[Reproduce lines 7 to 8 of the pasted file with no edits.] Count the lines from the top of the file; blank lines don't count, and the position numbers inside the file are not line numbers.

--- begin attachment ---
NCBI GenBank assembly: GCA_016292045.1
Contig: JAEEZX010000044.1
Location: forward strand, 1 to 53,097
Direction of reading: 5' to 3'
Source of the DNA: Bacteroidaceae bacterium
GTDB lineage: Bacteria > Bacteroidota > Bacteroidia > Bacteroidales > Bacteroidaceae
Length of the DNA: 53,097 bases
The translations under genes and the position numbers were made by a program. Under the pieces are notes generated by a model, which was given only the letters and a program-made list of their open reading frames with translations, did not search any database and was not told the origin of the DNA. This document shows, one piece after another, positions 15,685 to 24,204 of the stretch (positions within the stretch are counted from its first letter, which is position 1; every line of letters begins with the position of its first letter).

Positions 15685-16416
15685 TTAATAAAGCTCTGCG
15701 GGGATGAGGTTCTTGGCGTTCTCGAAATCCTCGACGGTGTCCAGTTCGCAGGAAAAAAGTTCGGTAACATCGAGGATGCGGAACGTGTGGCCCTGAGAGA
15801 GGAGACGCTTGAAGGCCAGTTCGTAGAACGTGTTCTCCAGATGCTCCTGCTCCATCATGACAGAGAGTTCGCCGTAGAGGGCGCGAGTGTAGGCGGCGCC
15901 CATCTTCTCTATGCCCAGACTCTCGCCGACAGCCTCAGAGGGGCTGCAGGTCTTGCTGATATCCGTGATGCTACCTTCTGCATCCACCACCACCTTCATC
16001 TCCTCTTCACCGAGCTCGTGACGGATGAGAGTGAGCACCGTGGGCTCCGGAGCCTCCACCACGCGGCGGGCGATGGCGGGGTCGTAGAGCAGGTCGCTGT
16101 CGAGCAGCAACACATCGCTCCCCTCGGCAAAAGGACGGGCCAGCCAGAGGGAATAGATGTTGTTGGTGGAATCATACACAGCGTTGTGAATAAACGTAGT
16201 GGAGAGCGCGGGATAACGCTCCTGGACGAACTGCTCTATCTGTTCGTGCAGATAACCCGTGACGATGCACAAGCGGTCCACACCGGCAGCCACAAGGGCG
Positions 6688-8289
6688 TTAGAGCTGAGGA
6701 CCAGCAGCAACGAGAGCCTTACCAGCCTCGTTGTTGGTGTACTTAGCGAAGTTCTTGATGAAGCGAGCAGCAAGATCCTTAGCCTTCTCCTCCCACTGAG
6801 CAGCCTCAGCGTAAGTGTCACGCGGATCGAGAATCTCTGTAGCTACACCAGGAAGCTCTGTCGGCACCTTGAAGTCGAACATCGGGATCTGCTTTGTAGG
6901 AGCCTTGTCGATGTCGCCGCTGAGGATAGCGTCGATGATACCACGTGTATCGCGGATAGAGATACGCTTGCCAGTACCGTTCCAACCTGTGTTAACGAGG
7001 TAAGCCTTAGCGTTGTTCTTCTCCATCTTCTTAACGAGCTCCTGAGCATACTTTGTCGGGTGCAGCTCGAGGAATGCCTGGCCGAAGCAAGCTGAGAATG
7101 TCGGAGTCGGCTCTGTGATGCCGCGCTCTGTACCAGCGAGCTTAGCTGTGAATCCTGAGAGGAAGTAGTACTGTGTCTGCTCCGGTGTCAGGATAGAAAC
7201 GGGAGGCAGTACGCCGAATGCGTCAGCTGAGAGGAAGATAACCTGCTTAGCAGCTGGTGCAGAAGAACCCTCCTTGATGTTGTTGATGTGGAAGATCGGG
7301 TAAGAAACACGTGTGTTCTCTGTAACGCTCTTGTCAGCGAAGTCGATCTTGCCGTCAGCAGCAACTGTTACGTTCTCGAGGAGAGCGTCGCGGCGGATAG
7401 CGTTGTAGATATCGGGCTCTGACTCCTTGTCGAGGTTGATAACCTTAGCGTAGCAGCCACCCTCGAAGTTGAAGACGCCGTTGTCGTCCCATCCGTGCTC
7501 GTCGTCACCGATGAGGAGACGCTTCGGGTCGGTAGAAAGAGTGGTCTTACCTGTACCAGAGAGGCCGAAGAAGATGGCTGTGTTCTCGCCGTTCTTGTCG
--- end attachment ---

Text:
Length of the DNA: 53,097 bases
The translations under genes and the position numbers were made by a program. Under the pieces are notes generated by a model, which was given only the letters and a program-made list of their open reading frames with translations, did not search any database and was not told the origin of the DNA. This document shows, one piece after another, positions 15,685 to 24,204 of the stretch (positions within the stretch are counted from its first letter, which is position 1; every line of letters begins with the position of its first letter).